New Muslim-Christian clashes in Jos prompt 24-hour curfew, follow fighting Sunday which killed at least 26
Clashes between Muslim and Christian gangs erupted again on Tuesday in the central Nigerian city of Jos, forcing the authorities to impose a 24-hour curfew on the city.
Residents reached by telephone told VOA the violence had spread to Bukuru, a neighboring community. They said they heard gunshots and saw smoke billowing from several parts of the city, particularly in north Jos where the fighting has been most intense.
Security forces have ordered everyone to remain indoors after efforts to contain the violence failed. The curfew announcement is being relayed repeatedly over local radio. Soldiers have deployed tanks and armored personnel carriers in a bid to contain the violence.
Rioting first broke out on Sunday after Christian youths protested the building of a mosque in a Christian-controlled area of the city which has a population of 500,000. Houses and cars were set ablaze after Muslim youths attacked a Catholic church. Calm returned to the city on Monday.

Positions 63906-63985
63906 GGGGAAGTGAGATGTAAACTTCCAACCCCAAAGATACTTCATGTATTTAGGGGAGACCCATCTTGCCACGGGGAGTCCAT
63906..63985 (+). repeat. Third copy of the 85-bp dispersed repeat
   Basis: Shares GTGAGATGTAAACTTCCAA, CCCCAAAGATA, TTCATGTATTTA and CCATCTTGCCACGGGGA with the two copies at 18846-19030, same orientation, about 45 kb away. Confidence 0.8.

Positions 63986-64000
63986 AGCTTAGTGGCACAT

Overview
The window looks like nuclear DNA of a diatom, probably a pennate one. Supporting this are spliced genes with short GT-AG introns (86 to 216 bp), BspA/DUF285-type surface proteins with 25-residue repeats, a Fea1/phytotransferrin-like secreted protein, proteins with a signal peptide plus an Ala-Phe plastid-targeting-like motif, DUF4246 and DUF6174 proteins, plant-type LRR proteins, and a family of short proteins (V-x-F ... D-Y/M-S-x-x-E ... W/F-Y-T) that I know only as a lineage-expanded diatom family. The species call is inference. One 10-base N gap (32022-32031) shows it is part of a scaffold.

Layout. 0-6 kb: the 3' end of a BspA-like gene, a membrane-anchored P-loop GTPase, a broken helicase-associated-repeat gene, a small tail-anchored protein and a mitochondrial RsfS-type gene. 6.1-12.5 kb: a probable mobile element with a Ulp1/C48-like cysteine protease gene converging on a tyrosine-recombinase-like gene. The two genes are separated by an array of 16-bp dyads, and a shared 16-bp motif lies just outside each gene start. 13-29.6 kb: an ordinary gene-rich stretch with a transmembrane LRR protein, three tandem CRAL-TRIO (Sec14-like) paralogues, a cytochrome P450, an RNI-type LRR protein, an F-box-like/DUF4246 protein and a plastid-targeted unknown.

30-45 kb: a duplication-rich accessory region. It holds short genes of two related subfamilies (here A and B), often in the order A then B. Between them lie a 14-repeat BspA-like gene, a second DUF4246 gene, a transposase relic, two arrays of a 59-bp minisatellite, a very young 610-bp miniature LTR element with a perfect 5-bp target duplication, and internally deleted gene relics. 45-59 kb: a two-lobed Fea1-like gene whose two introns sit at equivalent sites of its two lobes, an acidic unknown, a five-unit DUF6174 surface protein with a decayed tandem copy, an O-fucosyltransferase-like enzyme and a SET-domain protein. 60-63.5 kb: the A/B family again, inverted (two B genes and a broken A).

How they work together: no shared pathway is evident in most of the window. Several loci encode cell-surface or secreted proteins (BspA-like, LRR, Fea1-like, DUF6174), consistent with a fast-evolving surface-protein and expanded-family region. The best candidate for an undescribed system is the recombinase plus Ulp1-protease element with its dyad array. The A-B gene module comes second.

Jos has a history of community and religious violence. The director-general of Jos-based National Institute for Strategic Studies, Dan Fulani Ahmed, blamed what he called competition for power for the recurring violence Jos, the capital of Plateau state.
"Jos is a state where different interests, different nationalities came together to form a vibrant state. You cannot rule out the issues of competition for power. To me, it is a competition for power among different groups. It's purely issues of poverty, power and religion," he said.
Rioting in September 2001 killed more than 1000 people. Another Muslim and Christian conflict killed up to 700 people in 2004. More than 300 residents died during a similar uprising in 2008.
Security sources say more than 50 people may have been killed since Sunday when clashes started. Red Cross officials say 5,000 people have been displaced by the rioting.
The clashes come at a time the government in Abuja is under criticism over a perceived lack of leadership, given the continued absence of President Umaru Yar'Adua.